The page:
• a is not powerful in E iff EA s.t. ENa and EA s.t. ENa, bEE, b is not powerful in E.

    ) Let EA and a an argument which is not powerful in E. If we suppose that EA s.t. ENa, then clearly {a} is a coherent set containing a, contradiction. If we suppose that EA s.t. ENa and bEE s.t. b is powerful in E. Then, there is CE s.t. C is coherent and bC. It follows that C{a} is a coherent set too. But thus contradicts the fact that a is not powerful in E.

    ) Let EA and a an argument s.t.: EA s.t. ENa and EA s.t. ENa, bEE, b is not powerful in E. Suppose that a is powerful in E. Thus, there is CE s.t. C is coherent and aC. From the definition of coherence, for every EA s.t. ENa, EC, i.e., there exists bEE s.t. bC. This means that there is a coherent subset of E containing b (C), i.e., b is powerful in E. Contradiction.

 □

Proof of Theorem 3.13.

Let G=A,R,N be an AFN and EA be a strongly coherent set.

  • (1) E is an admissible set iff EFG(E):

    ) Suppose that E is an admissible set. Thus, if aE then E defends a, i.e. aFG(E).

    ) Suppose that EFG(E). aE we have aFG(E), i.e., a is defended by E. Thus E is strongly coherent and defends all its elements, so it is admissible.

  • (2) E is a complete extension iff E=FG(E):

    ) Suppose that E is a complete extension. Then, E is admissible and from proposition point 1. of the current theorem, we have EFG(E). Now, let aFG(E). Then, a is defended by E but since E is a complete extension, aE. Thus FG(E)E, so FG(E)=E.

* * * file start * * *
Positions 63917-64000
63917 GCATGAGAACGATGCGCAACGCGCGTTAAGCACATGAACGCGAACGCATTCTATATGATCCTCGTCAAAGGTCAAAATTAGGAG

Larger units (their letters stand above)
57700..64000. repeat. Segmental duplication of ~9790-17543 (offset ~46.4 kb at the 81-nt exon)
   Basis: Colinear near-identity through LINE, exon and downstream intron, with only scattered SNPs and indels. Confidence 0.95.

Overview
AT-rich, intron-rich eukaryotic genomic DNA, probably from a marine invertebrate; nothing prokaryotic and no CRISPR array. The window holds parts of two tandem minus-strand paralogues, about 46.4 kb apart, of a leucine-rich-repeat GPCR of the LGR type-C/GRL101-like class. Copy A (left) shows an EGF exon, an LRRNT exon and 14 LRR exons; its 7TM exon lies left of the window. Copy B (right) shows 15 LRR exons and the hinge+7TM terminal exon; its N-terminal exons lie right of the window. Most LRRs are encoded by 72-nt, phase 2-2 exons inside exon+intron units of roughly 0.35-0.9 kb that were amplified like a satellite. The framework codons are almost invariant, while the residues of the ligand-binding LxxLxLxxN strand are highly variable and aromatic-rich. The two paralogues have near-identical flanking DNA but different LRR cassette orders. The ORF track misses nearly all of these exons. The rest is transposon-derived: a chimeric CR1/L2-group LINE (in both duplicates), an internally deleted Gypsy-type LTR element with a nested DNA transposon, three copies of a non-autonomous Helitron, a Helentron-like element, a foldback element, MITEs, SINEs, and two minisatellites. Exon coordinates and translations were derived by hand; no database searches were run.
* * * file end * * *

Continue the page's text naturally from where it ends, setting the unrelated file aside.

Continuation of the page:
) Suppose that E=FG(E). Then EFG(E) and E is admissible (from point 1. of the current theorem). Now, let a be an argument defended by E, then aFG(E). Since FG(E)E, aE. Thus E is admissible and contains any argument it defends, hence E is a complete extension.

  • (3) E is the grounded extension of G iff it is the least (w.r.t. set inclusion) complete extension of G:

    Follows from the definition of a grounded extension (Definition 3.12) and the second point of the current.

  • (4) There is at least one preferred extension for G; every preferred extension is a complete extension but not vice versa; E is a preferred extension iff it is a maximal (w.r.t. set inclusion) complete extension:

    The existence of at least one preferred extension follows from the fact that there is always at least one admissible set for any AFN. Indeed, obviously is always admissible.

    Let E be a preferred extension and suppose that E is not complete. Then, there is aA s.t. E defends a and aE. But, in this case E{a} is admissible which contradicts the fact that E is a maximal admissible set. Hence, every preferred extension is a complete extension. Let us take a counter-example showing that a complete extension may not be preferred. Let G=A={a,b,c},R={(a,b),(b,a),(b,c),(c,c)},N=. G has three complete extensions: , {a} and {b}. {a} and {b} are also preferred but is not.